"The Laundromat" is based on the true story of Mossack Fonseca, the law firm at the heart of the Panama Papers, who have sued Netflix for defamation over the movie. But how close is the film to the real events?
Clients quickly began firing off emails demanding to know what information was compromised.
The earliest instance of Trump's name appearing in the Panama Papers details a condo sale at the Trump Palace in New York.
Trump and associates' murky financial dealings deserve greater scrutiny.
The database provides names, banks, trusts and other entities participating in offshore tax shelters.
The general prosecutor said the sources of the report were too obscure to be trustworthy.
Known more for his extreme reclusiveness than his distaste for taxes, the late filmmaker is a good example of why people turn to tax shelters.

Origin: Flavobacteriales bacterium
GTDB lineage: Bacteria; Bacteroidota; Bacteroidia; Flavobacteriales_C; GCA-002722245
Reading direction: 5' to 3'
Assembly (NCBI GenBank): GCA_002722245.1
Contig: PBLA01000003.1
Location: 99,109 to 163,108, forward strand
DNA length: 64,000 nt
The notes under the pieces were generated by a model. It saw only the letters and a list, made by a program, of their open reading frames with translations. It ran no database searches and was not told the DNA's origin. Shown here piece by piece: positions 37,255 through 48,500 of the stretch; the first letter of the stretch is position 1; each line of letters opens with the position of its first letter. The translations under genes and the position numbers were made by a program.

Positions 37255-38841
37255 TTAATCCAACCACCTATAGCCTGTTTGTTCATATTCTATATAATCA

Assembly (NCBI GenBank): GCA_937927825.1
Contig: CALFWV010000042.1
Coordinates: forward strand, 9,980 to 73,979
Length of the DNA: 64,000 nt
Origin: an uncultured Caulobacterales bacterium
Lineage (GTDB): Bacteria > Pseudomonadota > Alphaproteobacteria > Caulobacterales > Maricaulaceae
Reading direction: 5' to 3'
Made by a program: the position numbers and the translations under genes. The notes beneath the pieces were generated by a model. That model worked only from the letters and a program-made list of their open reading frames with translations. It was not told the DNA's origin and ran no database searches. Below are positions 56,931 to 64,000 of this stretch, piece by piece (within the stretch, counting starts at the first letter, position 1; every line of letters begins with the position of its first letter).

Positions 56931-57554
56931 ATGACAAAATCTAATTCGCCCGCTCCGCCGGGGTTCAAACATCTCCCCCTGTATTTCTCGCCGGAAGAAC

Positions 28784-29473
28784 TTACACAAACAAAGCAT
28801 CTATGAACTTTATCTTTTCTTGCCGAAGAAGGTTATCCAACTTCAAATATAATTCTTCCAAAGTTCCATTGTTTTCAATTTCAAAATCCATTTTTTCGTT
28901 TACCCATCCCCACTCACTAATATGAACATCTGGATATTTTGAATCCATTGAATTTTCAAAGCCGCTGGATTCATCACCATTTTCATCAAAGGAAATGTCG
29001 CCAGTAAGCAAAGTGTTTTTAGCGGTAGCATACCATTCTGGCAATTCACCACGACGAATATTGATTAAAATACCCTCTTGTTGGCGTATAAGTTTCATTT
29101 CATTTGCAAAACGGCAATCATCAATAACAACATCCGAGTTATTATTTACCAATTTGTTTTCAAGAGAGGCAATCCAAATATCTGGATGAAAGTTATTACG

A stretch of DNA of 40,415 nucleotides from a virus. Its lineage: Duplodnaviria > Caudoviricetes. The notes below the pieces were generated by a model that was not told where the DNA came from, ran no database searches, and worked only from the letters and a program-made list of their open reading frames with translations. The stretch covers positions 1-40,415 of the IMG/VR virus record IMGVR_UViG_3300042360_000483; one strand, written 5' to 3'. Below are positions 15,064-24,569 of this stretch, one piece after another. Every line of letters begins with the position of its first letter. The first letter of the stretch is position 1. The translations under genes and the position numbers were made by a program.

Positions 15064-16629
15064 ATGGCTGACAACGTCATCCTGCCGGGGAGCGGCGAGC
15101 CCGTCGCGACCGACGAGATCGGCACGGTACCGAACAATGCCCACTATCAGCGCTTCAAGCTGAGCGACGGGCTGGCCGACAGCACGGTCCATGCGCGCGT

No arrests were made during the 27-hour operation.
Panama's attorney general is searching for any evidence of illegal activities.
Most of the wealthiest clients are passing up Panama and going to the world's biggest banks.
The co-editor-in-chief of the German newspaper that broke the story said he did not know exactly where his team's source got the information.
The Nigerian commodities billionaire has been linked to at least four offshore shell companies.
The Panama Papers reportedly reveal how a wealthy art-dealing family concealed the painting's ownership.
The release of the Panama Papers on Sunday showed how the rich and politically connected stash their wealth.
The Russian president said he is "proud" of his implicated friend.
The fallout of the Panama Papers scandal continues with big names implicated.
President Juan Carlos Varela is frustrated at other countries stigmatizing Panama.
The leak provoked a global uproar over the hiding of wealth via offshore banking devices.
Mossack Fonseca didn't realise the bank's connection to Pyongyang.
Both fall into the "morally wrong" category, but what is legal/illegal?